GLASGOW, Scotland – The 26th United Nations Climate Change Conference, also known as COP26, begins on Sunday in Glasgow, Scotland. The conference will run until November 12.
World leaders and senior government officials from nearly 200 countries will be negotiating and making decisions about greenhouse gas emissions at COP26.
The expectation is that national-level plans will be increased to cut those emissions and limit global warming to 1.5-2°C (2.7-3.6°F) by 2100.
Our friends at Climate Central have projected what a cut in emissions would mean for us at a local and national level. The following graphics also show what would happen if we let greenhouse gas emissions continue at the current rate.
Let’s start with Roanoke. The annual average temperature for the Star City has increased by more than 2 degrees Fahrenheit since 1970. It currently sits between 58 and 59 degrees Fahrenheit.
Under both projections, we would see an increase in temperature by 2100, but it’s easy to see which is the preferable scenario.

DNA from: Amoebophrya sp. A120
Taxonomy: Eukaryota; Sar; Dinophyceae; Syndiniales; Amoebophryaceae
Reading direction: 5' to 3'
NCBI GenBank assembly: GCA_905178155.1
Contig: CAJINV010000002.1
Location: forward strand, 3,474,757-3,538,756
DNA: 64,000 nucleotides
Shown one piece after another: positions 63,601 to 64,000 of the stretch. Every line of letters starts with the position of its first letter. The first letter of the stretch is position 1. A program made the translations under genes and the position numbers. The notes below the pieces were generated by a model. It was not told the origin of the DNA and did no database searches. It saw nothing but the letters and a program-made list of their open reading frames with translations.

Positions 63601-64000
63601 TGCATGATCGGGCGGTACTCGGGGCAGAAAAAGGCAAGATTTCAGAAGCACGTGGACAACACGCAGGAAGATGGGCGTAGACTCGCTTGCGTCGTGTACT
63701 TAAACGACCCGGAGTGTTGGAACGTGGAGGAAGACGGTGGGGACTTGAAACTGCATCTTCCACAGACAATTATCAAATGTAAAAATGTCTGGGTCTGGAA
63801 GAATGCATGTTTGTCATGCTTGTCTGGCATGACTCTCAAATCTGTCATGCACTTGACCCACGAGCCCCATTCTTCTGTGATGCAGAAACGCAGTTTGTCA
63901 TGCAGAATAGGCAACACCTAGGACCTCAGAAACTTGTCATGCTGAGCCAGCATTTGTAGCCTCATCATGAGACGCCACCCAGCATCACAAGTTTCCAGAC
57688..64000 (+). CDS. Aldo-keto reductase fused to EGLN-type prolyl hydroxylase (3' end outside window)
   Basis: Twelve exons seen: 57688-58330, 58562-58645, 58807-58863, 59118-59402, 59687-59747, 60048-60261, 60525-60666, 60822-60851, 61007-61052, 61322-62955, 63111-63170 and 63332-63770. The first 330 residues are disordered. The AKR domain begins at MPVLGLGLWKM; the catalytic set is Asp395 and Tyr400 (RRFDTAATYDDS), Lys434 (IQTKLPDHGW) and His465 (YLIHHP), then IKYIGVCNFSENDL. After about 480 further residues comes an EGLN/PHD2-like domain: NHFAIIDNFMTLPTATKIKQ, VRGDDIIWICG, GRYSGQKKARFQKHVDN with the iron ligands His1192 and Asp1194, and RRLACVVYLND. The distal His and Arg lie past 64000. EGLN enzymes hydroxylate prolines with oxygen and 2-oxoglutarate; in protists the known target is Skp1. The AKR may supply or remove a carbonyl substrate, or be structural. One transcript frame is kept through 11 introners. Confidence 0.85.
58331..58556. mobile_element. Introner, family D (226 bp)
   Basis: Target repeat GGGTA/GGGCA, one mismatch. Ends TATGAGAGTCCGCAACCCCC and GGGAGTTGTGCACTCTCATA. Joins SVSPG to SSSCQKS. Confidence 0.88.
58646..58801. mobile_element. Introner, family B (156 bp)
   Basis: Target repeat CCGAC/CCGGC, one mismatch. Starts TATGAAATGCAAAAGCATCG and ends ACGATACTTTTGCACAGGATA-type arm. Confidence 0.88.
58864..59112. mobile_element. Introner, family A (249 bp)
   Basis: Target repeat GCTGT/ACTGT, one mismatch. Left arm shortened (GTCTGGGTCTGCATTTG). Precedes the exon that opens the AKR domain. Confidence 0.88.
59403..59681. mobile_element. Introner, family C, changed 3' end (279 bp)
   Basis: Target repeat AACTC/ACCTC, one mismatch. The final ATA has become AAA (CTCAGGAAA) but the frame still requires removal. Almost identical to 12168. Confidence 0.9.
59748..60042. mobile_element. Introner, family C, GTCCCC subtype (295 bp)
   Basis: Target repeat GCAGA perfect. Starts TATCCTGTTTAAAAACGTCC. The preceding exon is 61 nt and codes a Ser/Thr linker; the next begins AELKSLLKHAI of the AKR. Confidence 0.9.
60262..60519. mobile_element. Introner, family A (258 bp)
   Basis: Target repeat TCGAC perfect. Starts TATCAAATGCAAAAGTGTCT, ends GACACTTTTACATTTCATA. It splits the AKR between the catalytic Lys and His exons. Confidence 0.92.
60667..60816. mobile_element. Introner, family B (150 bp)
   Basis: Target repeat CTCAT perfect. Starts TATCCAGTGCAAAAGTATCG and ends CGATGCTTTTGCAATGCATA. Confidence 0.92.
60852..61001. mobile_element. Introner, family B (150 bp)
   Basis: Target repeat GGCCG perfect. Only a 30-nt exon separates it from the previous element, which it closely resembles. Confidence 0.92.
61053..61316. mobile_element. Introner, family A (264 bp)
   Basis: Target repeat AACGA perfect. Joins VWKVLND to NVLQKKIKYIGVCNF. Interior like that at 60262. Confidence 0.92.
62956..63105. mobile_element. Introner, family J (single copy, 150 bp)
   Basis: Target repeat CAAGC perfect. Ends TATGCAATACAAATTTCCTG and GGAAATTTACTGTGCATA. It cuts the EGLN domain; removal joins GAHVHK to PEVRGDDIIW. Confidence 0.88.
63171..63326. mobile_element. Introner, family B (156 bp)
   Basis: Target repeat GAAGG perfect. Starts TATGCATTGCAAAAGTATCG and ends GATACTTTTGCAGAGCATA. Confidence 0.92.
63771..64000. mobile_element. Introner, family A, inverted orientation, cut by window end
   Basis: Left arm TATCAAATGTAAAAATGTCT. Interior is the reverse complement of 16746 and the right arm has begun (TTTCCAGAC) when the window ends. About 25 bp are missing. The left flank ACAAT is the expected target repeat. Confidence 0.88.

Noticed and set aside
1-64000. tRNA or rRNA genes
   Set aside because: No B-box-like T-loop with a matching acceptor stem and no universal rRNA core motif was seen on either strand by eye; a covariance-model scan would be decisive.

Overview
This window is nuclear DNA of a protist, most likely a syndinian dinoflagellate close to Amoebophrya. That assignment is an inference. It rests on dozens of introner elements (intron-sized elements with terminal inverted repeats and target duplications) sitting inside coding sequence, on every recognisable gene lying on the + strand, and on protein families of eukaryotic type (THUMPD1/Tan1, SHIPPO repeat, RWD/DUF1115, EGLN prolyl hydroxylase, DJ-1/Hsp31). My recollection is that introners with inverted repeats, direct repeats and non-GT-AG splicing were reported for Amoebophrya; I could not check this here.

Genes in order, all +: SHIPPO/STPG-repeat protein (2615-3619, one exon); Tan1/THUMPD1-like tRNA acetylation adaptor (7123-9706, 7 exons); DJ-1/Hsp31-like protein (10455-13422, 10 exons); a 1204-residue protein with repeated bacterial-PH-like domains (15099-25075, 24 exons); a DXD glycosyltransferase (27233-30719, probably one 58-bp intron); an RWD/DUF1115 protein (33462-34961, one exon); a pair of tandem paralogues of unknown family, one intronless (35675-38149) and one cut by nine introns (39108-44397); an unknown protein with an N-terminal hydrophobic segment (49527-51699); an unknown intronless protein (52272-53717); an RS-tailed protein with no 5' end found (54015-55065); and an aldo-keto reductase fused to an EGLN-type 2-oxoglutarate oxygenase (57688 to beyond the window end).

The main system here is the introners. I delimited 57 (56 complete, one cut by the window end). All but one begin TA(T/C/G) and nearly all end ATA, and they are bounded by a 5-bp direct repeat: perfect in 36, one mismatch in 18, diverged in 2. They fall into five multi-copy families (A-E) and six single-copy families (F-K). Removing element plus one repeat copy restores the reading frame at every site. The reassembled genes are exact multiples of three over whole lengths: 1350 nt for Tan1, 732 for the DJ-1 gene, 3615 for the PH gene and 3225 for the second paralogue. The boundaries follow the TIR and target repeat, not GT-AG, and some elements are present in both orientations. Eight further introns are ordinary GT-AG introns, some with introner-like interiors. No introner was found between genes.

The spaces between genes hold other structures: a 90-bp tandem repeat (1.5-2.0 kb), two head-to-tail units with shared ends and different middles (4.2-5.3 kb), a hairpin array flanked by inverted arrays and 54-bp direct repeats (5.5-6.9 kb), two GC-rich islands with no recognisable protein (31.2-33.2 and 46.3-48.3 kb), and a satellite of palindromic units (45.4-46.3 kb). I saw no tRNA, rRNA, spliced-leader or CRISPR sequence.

We end up with an annual average temperature around 61°F in the “significant cuts” scenario vs. 66°F in the “continued emissions” scenario.
The national maps do an even better job of showing us why this conference is so important.
In the “continued emissions” scenario, the warming would be most significant in states like Minnesota, Wisconsin and Iowa. Most of Virginia would potentially see a 5°F increase by 2100.
If we can cut emissions, the warming will be much less significant: between 1.5 and 2 degrees Fahrenheit in the Commonwealth.
Look for coverage of COP26 right here on WSLS.com, as well as in our newscasts the next few weeks.